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Tissue Culturing & Other Propagation Techniques of Banana Plants This forum is for discussing propagation techniques of banana plants. Tissue culturing is the popular process of creating clones from a source plant. There are other techniques to propagate banana plants however, such as nicking corms or dividing corms. Learn more inside.


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Old 07-02-2019, 03:30 AM   #21 (permalink)
 
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Default Re: First Macropropagation experiments - Sddarkman619

its really great to see that their is an platform were farmers can intact with others to discuss their issues and get smart solutions.
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Old 08-27-2019, 05:49 PM   #22 (permalink)
 
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Default Re: First Macropropagation experiments - Sddarkman619

Excellent writeup and pictures Sddarkman619.

What is your conclusion now after all your testing? Did you have better results using Coco noir than the sawdust?

I want to try this method as well. This last week I became incredibly fascinated with this method. After refining this method, I heard that you can get ~64 plants from one corm.

Thanks!

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Old 08-27-2019, 07:27 PM   #23 (permalink)
 
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Default Re: First Macropropagation experiments - Sddarkman619

Sddarkman619,

When you pared down the corm, did you cut an 'x' on each bud that you saw? I heard that helps to get more sprouts from that location.

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Old 08-27-2019, 09:50 PM   #24 (permalink)
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Default Re: First Macropropagation experiments - Sddarkman619

I did have a nice outcome with the coco coir, much better than saw dust or rice hulls. For me at least.
Yes you have to basically kill/damage the bud down to it's merristem in order to get it to put pups out rather than 1 pseudostem.
I have now started using a drill bit instead. seeing how that works.
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Old 08-30-2019, 07:07 AM   #25 (permalink)
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Default Re: First Macropropagation experiments - Sddarkman619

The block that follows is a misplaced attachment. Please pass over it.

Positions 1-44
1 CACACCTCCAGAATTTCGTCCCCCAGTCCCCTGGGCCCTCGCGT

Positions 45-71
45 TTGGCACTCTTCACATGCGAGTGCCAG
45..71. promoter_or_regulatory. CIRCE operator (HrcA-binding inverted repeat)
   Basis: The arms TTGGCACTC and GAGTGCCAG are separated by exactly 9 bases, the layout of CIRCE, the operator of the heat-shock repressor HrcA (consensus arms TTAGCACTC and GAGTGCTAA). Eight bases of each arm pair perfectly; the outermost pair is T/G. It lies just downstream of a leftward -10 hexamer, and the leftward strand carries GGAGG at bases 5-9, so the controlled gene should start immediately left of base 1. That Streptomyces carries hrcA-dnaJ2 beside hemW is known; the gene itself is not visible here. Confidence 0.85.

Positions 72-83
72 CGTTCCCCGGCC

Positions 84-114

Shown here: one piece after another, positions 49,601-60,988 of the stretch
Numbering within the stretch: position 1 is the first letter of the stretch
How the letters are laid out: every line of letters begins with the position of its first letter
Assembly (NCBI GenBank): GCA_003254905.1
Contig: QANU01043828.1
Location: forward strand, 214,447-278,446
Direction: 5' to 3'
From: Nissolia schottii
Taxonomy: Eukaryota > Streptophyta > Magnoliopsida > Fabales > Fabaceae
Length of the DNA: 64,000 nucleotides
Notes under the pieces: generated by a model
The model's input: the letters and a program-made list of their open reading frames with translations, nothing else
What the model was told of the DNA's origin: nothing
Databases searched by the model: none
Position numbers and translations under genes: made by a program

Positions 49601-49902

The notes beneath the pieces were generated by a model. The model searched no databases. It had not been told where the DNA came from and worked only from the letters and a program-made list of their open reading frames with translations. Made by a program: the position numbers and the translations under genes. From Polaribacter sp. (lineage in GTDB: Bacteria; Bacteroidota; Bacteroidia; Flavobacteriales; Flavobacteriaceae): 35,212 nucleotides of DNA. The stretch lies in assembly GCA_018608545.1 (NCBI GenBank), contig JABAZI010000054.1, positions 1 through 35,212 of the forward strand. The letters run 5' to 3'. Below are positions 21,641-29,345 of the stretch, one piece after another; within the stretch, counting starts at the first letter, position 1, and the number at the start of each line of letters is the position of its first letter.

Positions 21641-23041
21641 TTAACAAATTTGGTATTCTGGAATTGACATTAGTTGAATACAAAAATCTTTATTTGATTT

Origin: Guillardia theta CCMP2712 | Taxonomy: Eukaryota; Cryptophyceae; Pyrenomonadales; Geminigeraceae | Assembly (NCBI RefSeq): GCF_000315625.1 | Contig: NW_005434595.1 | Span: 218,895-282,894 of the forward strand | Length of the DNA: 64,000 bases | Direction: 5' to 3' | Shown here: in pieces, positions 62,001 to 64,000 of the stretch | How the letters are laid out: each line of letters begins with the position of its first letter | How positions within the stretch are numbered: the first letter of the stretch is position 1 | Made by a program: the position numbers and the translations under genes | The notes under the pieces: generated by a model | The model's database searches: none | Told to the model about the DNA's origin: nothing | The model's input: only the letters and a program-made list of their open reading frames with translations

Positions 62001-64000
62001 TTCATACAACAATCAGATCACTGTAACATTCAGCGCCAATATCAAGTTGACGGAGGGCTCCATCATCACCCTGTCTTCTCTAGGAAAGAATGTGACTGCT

Quote:
Originally Posted by sddarkman619 View Post

Yes you have to basically kill/damage the bud down to it's merristem in order to get it to put pups out rather than 1 pseudostem.
Most propagation manuals will say to kill or damage the Growing Point in order to remove apical dominance. That's mainly because plants are plentiful and inexpensive and the technique is quick and easy, but obviously the Growing Point can be removed without killing it and that will also remove apical dominance from the remaining rhizome.

Here's a variegated banana that is being used for macropropagation. After the Growing Point was removed it was replanted to start process over again. This probably can go on for eternity using the same growing point.



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Old 08-30-2019, 08:19 AM   #26 (permalink)
 
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Default Re: First Macropropagation experiments - Sddarkman619

Hi PR-Giants,

Thanks for your reply as well. I read that on top of removing/killing the main growth point, for maximum output, to identify growth points on the sides of the pared corn and slicing an ‘x’ on each one to obtain multiple growths out of each individual growth point. Not too deep as you don’t want to kill that growth point. However, I have not seen any close up pics to identify those growth points. It was referred to it as the PIF technique.

Then as the pups start shooting off, the bigger ones you are supposedly able to cut off (killing) and then you x in that growth point to get more pups from there. Like you mentioned, this process could go on for eternity.

Do you have a picture of your prepared corn, all pared down and ready to go? I am going to try with and expendable Basjoo I have in order to test the methods discussed.

Mcfly
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Old 08-30-2019, 10:11 AM   #27 (permalink)
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Default Re: First Macropropagation experiments - Sddarkman619

Watch this video:

Macropropagation from ProMusa Video Bank on Vimeo.

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Old 08-30-2019, 10:27 AM   #28 (permalink)
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Default Re: First Macropropagation experiments - Sddarkman619

excellent video. makes you want to try it.